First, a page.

Lose a queen and you never know what it is to not have lost a queen, for example.
            • As they mention in the specs, you will play thousands of rounds for each game. I dont think that they mean that each game will consist of thousands of moves (even with random move selection for both players, chess usually terminates after 200-300 moves), I think they mean that you will play each game thousands of times against each opponent. If you only play a game once, very little learning will be done. This is because all learning requires either instruction or exploration. Since there is no instruction in this contest, all learning must come from exploration and one game would not be enough.
    • "How do we know what the opponents move means?"

      It really doesnt matter so long as the names for the all legal moves are given to you at the beginning. Just think of them as symbols, buttons to push at any given time. You shouldnt be trying to interpret meaning in the moves that are made, only value. It will be impossible to create some kind of high level of understanding about what a move means because the program does not know what the game is. It is possible to learn what values moves have though using some kind of reinforcement learning algorithm. Think of it this way: If your program believes it is in a certain state and its opponent executes a certain move, it should pick the move available to it that maximizes the expected reward

      Is the score that's returned after each move the current cumulative score, the score for that move alone, or what?

      Based on the example used in the specs, I would imagine that the score is for the most recent action if given after each action or cumulative if given only once at the very end. Either way, it will be relevant in the global context of the entire contest since the program with the highest overall score after playing all games against all opponents will be the winner.

      The system is still underspecified. Without knowing what 'score' means, and whether it is an estimate or a deterministic function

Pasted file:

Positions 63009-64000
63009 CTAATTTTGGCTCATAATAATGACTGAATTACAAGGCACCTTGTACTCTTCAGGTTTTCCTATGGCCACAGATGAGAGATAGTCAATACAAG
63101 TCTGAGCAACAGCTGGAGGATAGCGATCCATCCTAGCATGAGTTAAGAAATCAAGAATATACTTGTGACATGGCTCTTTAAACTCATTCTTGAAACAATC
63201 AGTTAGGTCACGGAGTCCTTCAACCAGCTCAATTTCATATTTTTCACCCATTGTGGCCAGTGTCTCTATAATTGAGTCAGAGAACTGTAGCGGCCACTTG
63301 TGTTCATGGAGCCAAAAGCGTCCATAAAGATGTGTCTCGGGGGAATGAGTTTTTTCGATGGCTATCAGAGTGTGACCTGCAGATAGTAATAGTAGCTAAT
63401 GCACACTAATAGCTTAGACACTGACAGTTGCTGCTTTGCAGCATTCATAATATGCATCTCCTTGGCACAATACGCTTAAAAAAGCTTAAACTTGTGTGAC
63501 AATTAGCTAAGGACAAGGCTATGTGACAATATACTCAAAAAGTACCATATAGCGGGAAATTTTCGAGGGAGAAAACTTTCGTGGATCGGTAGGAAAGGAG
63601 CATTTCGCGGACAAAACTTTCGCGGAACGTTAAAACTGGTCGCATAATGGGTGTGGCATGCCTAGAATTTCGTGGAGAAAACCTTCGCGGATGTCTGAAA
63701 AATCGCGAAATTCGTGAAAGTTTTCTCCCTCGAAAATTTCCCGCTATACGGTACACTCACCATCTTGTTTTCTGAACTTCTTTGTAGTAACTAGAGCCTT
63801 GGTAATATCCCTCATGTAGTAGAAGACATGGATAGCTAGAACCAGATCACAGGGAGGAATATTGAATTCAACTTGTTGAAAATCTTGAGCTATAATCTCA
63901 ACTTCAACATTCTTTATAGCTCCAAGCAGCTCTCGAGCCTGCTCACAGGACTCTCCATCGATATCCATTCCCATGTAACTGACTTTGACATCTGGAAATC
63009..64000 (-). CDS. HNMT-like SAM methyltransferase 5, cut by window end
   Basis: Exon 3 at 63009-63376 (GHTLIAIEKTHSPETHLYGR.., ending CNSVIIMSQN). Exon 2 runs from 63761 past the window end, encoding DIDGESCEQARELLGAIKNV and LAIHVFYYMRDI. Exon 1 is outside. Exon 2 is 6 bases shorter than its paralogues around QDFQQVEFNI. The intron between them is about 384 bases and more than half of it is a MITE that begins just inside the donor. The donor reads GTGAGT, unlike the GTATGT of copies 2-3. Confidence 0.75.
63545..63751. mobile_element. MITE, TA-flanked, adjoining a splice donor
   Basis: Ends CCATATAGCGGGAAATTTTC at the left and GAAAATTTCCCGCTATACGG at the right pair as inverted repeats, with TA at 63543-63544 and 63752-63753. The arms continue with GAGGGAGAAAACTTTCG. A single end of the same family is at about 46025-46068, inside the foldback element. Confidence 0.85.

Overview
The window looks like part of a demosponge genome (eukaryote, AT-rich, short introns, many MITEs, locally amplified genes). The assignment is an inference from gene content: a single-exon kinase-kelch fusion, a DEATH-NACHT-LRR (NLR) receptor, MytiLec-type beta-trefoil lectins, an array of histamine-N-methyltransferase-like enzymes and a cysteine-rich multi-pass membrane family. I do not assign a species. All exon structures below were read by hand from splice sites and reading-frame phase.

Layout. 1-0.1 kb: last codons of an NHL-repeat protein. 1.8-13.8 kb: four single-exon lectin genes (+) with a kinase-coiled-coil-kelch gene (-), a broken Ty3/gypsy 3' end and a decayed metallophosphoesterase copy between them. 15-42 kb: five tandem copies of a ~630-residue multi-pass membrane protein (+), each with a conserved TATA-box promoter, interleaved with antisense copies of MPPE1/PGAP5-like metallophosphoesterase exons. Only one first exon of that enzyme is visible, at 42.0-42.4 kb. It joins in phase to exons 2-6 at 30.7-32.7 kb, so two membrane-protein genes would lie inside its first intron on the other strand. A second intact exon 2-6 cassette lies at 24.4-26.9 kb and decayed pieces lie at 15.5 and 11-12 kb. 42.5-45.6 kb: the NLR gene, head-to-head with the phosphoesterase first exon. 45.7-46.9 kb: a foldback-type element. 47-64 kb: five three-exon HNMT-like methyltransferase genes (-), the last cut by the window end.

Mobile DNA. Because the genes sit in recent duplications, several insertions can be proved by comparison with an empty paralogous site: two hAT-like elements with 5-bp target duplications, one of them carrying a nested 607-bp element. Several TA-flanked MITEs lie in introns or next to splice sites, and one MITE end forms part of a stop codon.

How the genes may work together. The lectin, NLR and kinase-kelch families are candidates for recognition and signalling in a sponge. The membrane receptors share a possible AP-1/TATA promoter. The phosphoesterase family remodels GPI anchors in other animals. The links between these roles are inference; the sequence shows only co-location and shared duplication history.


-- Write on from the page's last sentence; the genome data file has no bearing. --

I think its better to think of score like a reward or a penalty. The idea is to accumulate the most reward or the least penalty. As they say in the specs, the program with the highest score is the winner. If chess were to be one of the games(which I doubt it will due to its complexity), the score would probably be 1 for a win, 0.5 for a draw and 0 for a loss, just like at any chess tournament. There would be no intermediate score for taking a queen or getting into a strong position because those things are meaningless after the game is finished.

      coding is not an effort of skill.

      This contest is not about coding, its about learning. They dont care how good you are at writing programs, only at how good you are at designing a robust system that learns quickly. And as I hinted at before, this problem is just screaming for contestants to use a reinforcement learning algorithm.

  • by absurd_spork ( 454513 ) on Sunday August 05, 2001 @05:26AM (#2120538) Homepage
    Sorry for posting off topic, but I'm not sure if a trip to Israel is that desirable as a prize at the moment, given the rather unstable situation there.

    Of course, there may be some connection between the prize and the game ("win a conflict where you've got no clue of the rules", that pretty much sums up the problems of both parties in the Middle East).

    • Well the Palestinian have a clue about the whole thing. The Israelian can't win, as they are not facing an organised army but a population where every kid over 7 is a potential enemy. For Israel to win, they'd have to kill every Palestinian.

      The Palestinian have nothing to loose, most of them are rather happy to die in this war, and the Israelian have everything to loose.
      • Bla bla. Politics. Bla.

        Anyway, as an Israeli I can assure you that the
        "situation" has some really low chances of
        hurting any tourist. Fact: i'm taking the bus
        on a daily basis and yet i'm still alive. And
        I -live- here. So, really. The media just like